Unwanted touching is probably the most obvious type of sexual harassment. Other employees, co-workers, managers, bosses, or anyone else in the workplace are not allowed to touch another person in the workplace if that touch is based on a sexual attraction or the person’s sex. Physical sexual harassment can become confusing in some instances—patting a co-worker on the shoulder as a form of saying “good job,” or as a comforting gesture is not a form of sexual harassment unless the gesture was unwanted by the other person and was accompanied by other forms of sexual harassment.

Touching another person’s genitals or rubbing against another person in a sexual manner are overt cases of sexual harassment, however the harassment must be considered pervasive. The California Court of Appeal held that two separate incidents in which a supervisor rubbed his arm against a woman’s breast in the workplace were not sufficient to establish sexual harassment.

Verbal Sexual Harassment

Verbal sexual harassment can include e-mails, texts or other written forms of harassment. Under the umbrella of verbal sexual harassment, are “epithets, derogatory comments or slurs,” which demonstrate hostility toward a protected group are prohibited. Comments, whether verbal or written which use demeaning, gender-specific terms are considered sexually harassing. Any type of derogatory language which is specifically directed at women, constitutes sexual harassment. Men can also experience sexual harassment in the workplace, however it is far less common.

Visual Sexual Harassment

Under California employment rules, “derogatory posters, cartoons or drawings,” based on sex are prohibited. To reach the level of sexual harassment, such images must be targeted at the victim or a specific gender. These visual images must be pervasive, unwelcome, severe and either of a sexual nature or of a hostile nature, based on gender. It is worth noting that an employee who requests that sexually graphic e-mails or texts be sent cannot later claim sexual harassment.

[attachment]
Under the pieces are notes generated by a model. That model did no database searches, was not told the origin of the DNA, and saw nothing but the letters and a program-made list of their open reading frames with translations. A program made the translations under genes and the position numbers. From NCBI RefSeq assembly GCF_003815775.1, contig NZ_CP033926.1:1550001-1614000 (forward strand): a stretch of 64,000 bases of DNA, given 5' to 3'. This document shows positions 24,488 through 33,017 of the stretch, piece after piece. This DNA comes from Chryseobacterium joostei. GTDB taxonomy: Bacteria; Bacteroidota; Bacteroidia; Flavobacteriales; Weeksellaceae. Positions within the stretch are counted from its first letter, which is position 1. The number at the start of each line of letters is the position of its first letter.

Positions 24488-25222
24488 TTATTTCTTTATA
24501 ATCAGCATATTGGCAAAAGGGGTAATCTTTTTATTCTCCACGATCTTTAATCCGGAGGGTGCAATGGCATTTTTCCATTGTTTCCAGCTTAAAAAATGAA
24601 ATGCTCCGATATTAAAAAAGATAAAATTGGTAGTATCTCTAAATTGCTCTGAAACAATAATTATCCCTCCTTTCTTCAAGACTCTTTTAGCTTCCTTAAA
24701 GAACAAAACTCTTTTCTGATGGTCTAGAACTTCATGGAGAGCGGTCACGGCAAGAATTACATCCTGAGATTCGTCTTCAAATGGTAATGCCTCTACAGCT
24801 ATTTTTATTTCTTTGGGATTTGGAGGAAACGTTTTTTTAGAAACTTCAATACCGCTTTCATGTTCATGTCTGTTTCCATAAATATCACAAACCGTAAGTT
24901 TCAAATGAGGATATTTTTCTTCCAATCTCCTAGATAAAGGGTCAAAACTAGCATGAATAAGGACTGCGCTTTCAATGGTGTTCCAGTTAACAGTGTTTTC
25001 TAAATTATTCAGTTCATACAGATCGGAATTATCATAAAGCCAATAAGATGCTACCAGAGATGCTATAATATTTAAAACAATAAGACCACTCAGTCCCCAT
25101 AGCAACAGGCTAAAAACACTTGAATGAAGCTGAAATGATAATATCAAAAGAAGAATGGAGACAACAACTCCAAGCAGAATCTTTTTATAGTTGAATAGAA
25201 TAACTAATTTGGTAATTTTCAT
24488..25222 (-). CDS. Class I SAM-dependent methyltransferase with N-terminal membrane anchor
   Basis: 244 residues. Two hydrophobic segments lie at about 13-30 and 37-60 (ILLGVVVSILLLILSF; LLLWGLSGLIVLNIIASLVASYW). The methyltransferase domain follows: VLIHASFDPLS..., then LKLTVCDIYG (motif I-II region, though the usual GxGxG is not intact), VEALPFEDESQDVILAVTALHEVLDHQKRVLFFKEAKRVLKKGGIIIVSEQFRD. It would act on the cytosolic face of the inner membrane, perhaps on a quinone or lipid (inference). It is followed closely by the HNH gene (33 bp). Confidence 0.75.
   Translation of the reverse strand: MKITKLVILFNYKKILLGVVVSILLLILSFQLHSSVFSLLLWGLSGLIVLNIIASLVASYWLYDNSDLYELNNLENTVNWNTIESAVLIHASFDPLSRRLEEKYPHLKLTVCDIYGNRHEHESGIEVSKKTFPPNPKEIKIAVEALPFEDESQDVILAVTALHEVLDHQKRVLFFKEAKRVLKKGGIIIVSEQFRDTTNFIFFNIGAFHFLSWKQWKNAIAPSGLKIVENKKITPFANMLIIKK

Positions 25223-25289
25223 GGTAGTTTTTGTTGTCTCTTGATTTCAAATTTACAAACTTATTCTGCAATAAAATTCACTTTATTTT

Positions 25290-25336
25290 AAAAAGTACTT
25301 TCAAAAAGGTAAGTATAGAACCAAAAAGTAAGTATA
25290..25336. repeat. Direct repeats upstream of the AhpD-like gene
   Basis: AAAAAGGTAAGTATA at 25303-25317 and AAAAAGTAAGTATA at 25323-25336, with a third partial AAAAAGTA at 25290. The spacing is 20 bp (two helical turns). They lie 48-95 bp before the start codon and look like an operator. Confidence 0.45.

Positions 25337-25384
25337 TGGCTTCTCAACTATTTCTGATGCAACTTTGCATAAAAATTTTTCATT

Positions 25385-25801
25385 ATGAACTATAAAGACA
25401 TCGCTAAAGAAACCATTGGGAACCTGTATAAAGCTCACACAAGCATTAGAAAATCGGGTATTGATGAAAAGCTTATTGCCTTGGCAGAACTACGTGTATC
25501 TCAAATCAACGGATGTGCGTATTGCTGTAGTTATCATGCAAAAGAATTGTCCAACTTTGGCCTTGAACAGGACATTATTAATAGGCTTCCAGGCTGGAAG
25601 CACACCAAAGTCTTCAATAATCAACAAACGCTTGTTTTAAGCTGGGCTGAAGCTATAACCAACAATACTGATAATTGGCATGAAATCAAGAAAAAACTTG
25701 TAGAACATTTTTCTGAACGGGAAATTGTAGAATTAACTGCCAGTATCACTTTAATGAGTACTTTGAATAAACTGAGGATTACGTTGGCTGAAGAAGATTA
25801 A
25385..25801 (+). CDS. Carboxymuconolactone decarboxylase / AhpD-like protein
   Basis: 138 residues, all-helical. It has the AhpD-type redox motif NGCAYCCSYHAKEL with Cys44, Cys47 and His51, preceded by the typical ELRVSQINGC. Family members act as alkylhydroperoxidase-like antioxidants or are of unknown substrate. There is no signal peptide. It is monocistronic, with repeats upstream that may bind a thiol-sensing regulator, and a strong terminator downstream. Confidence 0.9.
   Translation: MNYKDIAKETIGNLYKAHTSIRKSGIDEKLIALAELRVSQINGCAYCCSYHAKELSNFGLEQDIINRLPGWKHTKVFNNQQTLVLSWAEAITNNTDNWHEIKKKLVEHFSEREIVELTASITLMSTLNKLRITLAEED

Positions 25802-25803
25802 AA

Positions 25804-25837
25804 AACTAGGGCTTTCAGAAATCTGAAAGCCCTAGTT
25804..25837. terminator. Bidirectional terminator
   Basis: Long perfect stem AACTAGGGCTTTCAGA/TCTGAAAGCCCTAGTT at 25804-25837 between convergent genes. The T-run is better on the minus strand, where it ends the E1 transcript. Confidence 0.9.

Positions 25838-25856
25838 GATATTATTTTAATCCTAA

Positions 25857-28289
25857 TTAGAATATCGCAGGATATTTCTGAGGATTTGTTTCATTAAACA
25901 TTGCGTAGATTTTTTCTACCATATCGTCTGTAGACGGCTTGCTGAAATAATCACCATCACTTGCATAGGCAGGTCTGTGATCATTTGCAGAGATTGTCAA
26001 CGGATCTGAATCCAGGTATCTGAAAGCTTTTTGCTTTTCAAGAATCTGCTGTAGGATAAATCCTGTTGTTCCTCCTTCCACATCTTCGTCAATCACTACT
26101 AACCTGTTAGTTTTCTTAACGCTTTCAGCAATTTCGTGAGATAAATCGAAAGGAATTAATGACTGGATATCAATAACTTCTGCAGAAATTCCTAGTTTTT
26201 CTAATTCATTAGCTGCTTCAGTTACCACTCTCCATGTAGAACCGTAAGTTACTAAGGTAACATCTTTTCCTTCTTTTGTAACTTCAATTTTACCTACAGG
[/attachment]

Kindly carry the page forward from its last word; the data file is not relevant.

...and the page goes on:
Unwanted Sexual Advances

California regulations specifically prohibit unwanted sexual advances and comments—even if sexually related comments are not directed at a specific employee (yet are still unwelcome). California courts have historically favored the alleged victim, adopting the view of whether a reasonable person of the same gender as the victim would consider the comments pervasive or severe.

This means the term “unwelcome” is interpreted from the victim’s standpoint—the alleged harasser might not be aware their comments or behavior was unwelcome, yet those comments and behaviors could constitute sexual harassment. Telling sexually explicit jokes, repeatedly engaging in sexually implicit comments with double meanings, or even bragging about sexual exploits can all be considered sexual harassment.

When a Supervisor or other Person with a Higher Level of Power Engages in Sexual Harassment

Within the workplace, there are people with varying levels of power. In some situations, when a supervisor makes a sexual comment, a sexual advance, or asks for sex from a subordinate employee, it would be easy for that employee to believe their acquiescence to the behavior was a condition of their continued employment.

Supervisors are rarely bold enough to specifically make engaging in sex with them a condition of employment; therefore, it is generally implied rather than stated outright. While it is still unlawful, whether stated outright or implied, it may be more difficult for the victim to prove sexual harassment when the threat is implicit.

Laws Governing Sexual Harassment in the Workplace